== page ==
Public path narrows after Andrew Forrest plants new hedge in Cottesloe

The old footpath was wider before the new hedge was planted at Andrew Forrest’s Tukurua project in Cottesloe.
The old footpath was wider before the new hedge was planted at Andrew Forrest’s Tukurua project in Cottesloe.

REDEVELOPMENT of iron ore magnate Andrew Forrest’s heritage Tukurua home is been investigated after a new hedge appeared to narrow a public footpath at the front of the beachside project on Marine Parade, Cottesloe.

“The town is currently investigating this,” a Cottesloe Council spokeswoman told communitynews.com.au earlier this week.

Photographs show a new hedge apparently in land used by the previous 2.5m-wide path, resulting on a new 1.6m-wide route for walkers.

The council spokeswoman said it was not an official investigation, and staff would inspect the hedge to check its compliance with the approved plans.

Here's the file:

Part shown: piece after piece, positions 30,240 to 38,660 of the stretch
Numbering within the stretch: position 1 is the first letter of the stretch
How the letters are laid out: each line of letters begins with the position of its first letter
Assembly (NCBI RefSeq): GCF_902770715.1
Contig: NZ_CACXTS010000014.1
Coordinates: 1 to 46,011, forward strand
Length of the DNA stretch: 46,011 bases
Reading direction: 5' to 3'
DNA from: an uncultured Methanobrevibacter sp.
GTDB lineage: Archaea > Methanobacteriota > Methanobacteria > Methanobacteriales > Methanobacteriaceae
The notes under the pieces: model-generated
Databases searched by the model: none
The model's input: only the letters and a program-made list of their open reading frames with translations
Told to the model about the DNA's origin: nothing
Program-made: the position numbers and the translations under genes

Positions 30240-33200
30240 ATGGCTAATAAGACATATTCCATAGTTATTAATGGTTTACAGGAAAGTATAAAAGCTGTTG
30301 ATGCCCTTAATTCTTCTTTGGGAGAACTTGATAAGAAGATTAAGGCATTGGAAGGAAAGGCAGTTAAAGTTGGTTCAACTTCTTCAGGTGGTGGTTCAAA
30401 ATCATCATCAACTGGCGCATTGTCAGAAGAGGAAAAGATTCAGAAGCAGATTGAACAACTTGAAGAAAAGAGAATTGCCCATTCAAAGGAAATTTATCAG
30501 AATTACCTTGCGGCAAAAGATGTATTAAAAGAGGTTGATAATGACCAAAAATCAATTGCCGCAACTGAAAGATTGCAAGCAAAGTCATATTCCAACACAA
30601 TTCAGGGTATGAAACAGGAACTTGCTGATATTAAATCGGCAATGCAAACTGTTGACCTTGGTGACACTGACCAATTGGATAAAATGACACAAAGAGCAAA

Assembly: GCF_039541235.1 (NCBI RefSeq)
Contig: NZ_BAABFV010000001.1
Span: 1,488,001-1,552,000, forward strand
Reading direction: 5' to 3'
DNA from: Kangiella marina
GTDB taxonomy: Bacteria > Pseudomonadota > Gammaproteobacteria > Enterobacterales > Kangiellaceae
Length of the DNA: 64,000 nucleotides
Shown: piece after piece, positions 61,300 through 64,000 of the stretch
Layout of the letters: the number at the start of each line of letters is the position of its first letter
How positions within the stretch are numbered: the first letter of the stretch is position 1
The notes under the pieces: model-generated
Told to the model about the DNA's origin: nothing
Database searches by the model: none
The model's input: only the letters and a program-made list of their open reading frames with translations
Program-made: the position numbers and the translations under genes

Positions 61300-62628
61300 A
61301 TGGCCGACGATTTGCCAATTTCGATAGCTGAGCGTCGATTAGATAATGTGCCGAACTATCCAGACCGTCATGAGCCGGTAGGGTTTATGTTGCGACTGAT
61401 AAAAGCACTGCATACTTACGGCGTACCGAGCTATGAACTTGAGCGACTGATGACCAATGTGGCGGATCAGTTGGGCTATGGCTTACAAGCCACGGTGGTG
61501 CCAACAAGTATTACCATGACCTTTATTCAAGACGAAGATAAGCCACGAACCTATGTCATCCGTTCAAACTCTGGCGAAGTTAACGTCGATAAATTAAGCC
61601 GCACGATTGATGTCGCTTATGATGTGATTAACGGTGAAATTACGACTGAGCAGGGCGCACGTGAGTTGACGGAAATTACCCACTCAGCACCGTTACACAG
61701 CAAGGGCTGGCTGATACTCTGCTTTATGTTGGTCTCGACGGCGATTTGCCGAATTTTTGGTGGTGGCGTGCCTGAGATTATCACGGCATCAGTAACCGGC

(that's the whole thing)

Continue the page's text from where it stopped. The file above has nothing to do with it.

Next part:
Mr Forrest’s contractors are currently completing a restoration of 21-room Tukurua and building several new homes at the front of the 5001sq m beachside site.

The late-1890s built house and its land were reportedly bought for $16 million in 2015, the first sale in the now 124-year-old home’s history.

The old footpath was wider before the new hedge was planted at Andrew Forrest’s Tukurua project in Cottesloe.

Earlier this month, its old front footpath was removed by a contractor to plant a hedge specifically grown for the purpose.

A spokeswoman for Mr Forrest’s Dalkeith-based Mindaroo Foundation said the hedge was been planted according to the council’s specifications and approved planning documents.

The spokeswoman said no breaches were found by its staff when it was inspected before concrete for the new path was later poured.

“The Forrest family elected to set the fence inside the boundary so a hedge could be planted on the outside of the fence to make the streetscape lush and green, instead of the typical, and less attractive, fence or wall on the boundary,” she said.

She said the hedge would be trimmed into “a neat line” as it grew, with the first cut scheduled next week.

It is expected the Tukurua project, for which trades vehicles have filled the parade and adjacent streets for many months to the ire of some residents and beach users, will be complete at the end of June.